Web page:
The standard shield: OM2 (for Arduino UNO)
This shield, named OM2, is the one most commonly used in our lab. It provides the following features:
Independent control over four different solenoid valves, for delivering water rewards, air puffs, olfactory stimuli, or gustatory stimuli
Control over a stepper motor, for instance, to bring a tactile stimulus into the whisker field
Touch or lick sensing
Digital output lines, for controlling servo motors, linear actuators, or speakers
Analog input lines, for monitoring stimulus position, voltages, etc.
Like all our shields, you decide which of these features you want to use. By connecting the inputs and outputs to the appropriate components (see the Components section), and by programming the Arduino to control those components (see the Software section), you can produce a huge variety of specific behavioral tasks.
Building a behavior with OM2
1. Order PCB
To make OM2,, order a printed circuit board (PCB) using the instructions here. You don't need to do any wiring because the connections are already printed on the PCB.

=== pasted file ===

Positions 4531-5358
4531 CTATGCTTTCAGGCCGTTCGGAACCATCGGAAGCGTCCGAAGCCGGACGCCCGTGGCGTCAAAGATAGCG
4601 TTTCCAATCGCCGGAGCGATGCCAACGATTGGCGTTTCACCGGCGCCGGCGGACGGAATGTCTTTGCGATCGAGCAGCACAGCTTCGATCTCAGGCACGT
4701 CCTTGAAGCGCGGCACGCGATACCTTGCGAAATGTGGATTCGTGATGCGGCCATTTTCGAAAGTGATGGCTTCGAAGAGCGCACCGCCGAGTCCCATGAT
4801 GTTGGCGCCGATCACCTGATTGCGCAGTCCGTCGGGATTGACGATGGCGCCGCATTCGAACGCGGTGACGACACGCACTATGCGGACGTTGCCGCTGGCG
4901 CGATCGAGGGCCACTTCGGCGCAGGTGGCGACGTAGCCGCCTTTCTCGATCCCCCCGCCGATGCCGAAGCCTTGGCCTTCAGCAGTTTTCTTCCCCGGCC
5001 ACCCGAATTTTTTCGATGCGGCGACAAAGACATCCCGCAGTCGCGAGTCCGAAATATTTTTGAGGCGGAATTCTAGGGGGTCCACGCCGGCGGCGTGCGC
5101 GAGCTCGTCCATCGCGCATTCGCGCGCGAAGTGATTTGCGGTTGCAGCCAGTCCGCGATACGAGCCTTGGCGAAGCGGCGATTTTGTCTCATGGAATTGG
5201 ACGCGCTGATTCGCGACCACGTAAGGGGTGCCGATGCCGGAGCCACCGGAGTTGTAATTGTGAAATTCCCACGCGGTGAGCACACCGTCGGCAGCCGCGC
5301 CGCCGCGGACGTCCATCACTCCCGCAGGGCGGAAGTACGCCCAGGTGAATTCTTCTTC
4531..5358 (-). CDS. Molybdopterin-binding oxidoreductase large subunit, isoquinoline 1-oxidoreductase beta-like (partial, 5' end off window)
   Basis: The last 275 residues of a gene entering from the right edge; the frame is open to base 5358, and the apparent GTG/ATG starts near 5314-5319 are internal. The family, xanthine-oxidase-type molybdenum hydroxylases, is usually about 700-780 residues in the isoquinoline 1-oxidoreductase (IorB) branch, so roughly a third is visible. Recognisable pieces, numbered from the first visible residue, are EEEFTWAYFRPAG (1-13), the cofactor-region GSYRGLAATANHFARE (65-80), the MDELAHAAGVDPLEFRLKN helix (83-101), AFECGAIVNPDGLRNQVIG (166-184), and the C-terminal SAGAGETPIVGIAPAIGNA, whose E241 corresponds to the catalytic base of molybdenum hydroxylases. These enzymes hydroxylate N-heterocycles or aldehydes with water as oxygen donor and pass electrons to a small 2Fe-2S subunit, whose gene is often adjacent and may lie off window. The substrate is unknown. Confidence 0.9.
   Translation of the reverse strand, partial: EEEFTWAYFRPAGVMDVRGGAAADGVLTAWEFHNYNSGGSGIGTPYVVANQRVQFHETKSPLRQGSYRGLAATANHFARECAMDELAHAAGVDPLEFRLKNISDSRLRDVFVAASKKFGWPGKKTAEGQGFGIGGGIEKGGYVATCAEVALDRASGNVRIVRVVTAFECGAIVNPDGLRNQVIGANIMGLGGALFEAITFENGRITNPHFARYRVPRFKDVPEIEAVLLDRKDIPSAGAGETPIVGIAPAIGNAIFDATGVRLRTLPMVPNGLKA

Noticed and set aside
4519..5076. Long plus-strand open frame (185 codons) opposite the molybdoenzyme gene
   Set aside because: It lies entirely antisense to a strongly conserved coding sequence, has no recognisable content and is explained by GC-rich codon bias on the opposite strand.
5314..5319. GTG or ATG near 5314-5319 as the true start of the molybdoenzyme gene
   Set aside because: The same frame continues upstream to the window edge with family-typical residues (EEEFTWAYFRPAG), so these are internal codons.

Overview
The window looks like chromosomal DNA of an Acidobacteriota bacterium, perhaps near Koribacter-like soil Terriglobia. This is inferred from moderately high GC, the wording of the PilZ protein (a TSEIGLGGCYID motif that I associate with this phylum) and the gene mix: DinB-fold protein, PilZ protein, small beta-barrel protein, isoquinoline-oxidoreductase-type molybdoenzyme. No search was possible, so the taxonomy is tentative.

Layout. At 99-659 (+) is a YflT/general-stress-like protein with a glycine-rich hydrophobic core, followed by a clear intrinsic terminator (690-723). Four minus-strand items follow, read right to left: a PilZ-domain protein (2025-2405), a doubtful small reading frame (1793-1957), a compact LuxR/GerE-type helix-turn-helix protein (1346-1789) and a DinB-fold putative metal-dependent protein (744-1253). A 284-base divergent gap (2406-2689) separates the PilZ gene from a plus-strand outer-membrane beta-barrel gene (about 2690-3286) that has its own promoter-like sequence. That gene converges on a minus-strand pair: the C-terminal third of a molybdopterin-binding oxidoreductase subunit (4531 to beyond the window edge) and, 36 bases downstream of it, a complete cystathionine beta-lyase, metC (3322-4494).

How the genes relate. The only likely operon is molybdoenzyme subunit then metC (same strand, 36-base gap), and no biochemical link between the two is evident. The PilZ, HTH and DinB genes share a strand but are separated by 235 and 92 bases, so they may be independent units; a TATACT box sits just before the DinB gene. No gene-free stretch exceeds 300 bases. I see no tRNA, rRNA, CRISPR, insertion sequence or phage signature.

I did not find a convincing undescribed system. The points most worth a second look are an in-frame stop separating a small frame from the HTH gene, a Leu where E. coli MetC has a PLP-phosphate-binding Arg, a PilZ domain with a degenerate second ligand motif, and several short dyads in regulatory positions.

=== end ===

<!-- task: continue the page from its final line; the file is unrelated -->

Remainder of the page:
2. Design behavioral task: Write down components needed for the behavior, and assign the functions to available microcontroller pins.
3. Assemble PCB with desired components
After you receive the board, you need to attach the components. Solder the components in the holes that are marked, and they will already be connected.
Here is a basic parts list. See our components section for more information on what each of these components does.
Two IC sockets for the H-bridges to sit in
One MPR121 (from Sparkfun; optional, only for touch/lick detection)
Long strip of 0.1" headers (plugs and sockets), which you can cut to size
Two BJTs (NPN transistors, like the 2N2222A)
Two 10K resistors and two 1K resistors
We use 0.1" header as a standard connector. These are the 1x4 and 2x4 boxes labeled "Stepper" and "Solenoids" on the diagram.
You can read more about the BJT/resistor circuit for controlling the stepper motor here.
4. Assemble components for behavior.
Different behaviors will require different electromechanical devices such as
- speakers for auditory stimuli (such as simple tones from an arduino)
- LEDs for visual stimuli
- solenoid valves for olfactory or gustatory stimuli
- motors or solenoid valves for whisker stimuli
- levers for lever press choice
- IR beam break detectors for nose pokes (included on some boards)
- capacitive touch sensing (either via MPR121 or built-in touch pins on ESP32)
- solenoids for liquid reward
- motors for pellet dispensing